# 351, January 15, 2005
CINCINNATI: Martin Luther King Day is Monday, and Ohio, like the rest of the country, is ready to honor his memory. He preached peace and understanding, and if we could have it for even one day a year it would be a miracle.
The Ohio River here is high, but there’s other towns and rivers where the flooding is a whole lot worse. California is ready for sunshine for a change. Our western mountains need all the snow they can get but folks would appreciate a few days break in the weather for skiing.
We sure haven’t forgotten the tsunami victims. That disaster kinda puts in perspective a mudslide or avalanche or rising water.
I’m in Cincinnati with about 700 progressive farmers who are learning all they can about raising crops without plowing the land. These no-till farmers are reducing erosion of our topsoil, and at the same time taking carbon out of the air and storing it in the ground. That’s supposed to help reduce global warming. But really, it don’t matter to these farmers whether you think the Earth is getting warmer or colder, they know that banking carbon in their soil as organic matter is good for the land and good for growing better crops.
One of the best farmers in Chile, Carlos Crovetto, left in the middle of wheat harvest to speak to this group about how he turned poor ground into an excellent farm when he quit plowing. Jim Kinsella, from Illinois, hasn’t plowed in over twenty years and don’t see any reason to start now. Barry Fisher and Dan DeSutter of Indiana showed how ryegrass as a winter cover crop can add extra benefits to the soil. Steve Powles flew halfway around the world, from Perth, Australia, to show how rotating herbicides is important for farmers.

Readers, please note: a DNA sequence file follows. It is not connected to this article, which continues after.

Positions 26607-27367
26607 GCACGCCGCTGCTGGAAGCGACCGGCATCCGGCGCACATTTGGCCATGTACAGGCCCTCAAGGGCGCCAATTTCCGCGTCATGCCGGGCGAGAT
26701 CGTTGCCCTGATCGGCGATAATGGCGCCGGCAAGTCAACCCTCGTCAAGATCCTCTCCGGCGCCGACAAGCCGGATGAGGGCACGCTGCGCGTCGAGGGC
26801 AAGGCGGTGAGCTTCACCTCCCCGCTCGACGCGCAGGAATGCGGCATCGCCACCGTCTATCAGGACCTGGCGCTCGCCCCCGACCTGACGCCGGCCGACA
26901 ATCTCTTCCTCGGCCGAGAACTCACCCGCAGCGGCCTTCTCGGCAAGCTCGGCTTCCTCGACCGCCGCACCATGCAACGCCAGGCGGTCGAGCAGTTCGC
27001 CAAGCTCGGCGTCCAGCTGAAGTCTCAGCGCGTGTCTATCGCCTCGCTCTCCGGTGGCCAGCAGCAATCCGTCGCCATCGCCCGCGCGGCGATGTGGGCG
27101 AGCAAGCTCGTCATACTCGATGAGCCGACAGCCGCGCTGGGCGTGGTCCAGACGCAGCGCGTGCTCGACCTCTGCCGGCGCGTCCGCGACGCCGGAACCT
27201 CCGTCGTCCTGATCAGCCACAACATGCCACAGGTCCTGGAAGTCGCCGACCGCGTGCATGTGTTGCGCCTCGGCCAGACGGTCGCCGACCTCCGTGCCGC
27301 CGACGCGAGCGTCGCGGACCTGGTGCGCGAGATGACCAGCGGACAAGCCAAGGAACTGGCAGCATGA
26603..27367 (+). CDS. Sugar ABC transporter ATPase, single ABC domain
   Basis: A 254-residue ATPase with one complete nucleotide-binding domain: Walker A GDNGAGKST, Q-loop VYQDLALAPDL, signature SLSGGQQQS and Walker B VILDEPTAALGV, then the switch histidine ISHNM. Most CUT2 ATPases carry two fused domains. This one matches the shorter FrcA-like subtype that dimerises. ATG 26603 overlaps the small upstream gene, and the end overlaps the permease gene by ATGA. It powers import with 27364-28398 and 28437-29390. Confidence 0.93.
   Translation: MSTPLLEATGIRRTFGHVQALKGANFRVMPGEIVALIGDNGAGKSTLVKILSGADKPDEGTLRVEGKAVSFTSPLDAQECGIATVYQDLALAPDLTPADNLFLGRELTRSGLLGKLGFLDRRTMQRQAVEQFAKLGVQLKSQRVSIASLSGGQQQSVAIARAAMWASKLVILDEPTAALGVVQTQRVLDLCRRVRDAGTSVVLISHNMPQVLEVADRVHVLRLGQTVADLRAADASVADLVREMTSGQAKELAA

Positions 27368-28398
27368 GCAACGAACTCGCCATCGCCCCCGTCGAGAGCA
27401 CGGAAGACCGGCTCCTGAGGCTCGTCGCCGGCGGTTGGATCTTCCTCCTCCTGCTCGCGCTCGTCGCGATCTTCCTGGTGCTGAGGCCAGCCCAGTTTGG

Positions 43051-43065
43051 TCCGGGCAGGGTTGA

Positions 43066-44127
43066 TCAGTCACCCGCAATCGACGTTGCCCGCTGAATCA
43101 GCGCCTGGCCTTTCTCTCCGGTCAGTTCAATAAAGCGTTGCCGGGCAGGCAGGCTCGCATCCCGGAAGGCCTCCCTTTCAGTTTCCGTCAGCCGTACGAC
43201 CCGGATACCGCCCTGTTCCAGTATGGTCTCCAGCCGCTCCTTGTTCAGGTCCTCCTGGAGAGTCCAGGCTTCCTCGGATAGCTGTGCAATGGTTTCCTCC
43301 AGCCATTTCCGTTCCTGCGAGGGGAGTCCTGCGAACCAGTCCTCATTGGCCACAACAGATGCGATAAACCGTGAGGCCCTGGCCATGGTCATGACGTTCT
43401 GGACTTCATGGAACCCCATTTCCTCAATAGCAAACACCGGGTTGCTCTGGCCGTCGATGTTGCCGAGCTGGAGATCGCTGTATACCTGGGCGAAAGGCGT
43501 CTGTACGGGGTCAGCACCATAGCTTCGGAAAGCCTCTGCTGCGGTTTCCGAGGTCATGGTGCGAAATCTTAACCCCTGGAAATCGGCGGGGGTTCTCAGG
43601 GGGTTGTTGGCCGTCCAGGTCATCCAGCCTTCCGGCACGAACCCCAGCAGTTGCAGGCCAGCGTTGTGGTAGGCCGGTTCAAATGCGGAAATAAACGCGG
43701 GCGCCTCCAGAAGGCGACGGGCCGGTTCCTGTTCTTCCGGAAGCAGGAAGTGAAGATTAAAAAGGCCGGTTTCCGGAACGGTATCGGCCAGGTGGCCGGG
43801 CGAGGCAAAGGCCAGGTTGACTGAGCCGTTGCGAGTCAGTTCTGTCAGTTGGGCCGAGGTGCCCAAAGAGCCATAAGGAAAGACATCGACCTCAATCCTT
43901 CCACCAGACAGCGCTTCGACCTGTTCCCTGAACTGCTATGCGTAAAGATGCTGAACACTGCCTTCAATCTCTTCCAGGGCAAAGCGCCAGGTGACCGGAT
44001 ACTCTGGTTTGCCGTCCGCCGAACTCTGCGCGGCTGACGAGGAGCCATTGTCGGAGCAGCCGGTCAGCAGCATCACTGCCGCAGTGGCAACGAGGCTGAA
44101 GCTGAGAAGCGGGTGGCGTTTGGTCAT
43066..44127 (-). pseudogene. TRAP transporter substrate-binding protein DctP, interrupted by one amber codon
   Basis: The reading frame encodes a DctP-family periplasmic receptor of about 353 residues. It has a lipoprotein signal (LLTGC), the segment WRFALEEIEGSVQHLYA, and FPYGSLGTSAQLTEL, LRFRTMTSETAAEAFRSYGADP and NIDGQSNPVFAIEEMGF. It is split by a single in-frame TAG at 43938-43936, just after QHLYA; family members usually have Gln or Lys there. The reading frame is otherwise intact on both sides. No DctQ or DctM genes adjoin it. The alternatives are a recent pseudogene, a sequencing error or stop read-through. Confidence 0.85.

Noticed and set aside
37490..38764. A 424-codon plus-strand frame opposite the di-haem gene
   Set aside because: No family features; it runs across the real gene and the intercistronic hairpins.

We’re meeting at the historic Netherland hotel. It was taken over by Hilton, and I figure old Conrad Hilton himself would be proud of this edifice. It has had some notable visitors. Winston Churchill stayed here, so did Eleanor Roosevelt, Bing Crosby, even Elvis.
Historic quote from Will Rogers: (on plowing)
“You know, we’re always talking about pioneers and what great folks the old pioneers were. Well, I think if we just stopped and looked at history in the face, the pioneer wasn’t a thing in the world but a guy that wanted something for nothing.
He was a guy that wanted to live off of everything that nature had done.
He wanted to cut a tree down that didn’t cost him anything, but he never did plant one.
He wanted to plow up the land that should have been left to grass. We’re just now learning that we can rob from nature the same way as we can rob from an individual.
All he had was an ax, and a plow, and a gun, and he just went out and lived off nature. But really, he thought it was nature he was living off of, but it was really future generations that he was living off of.” Radio broadcast, April 14, 1935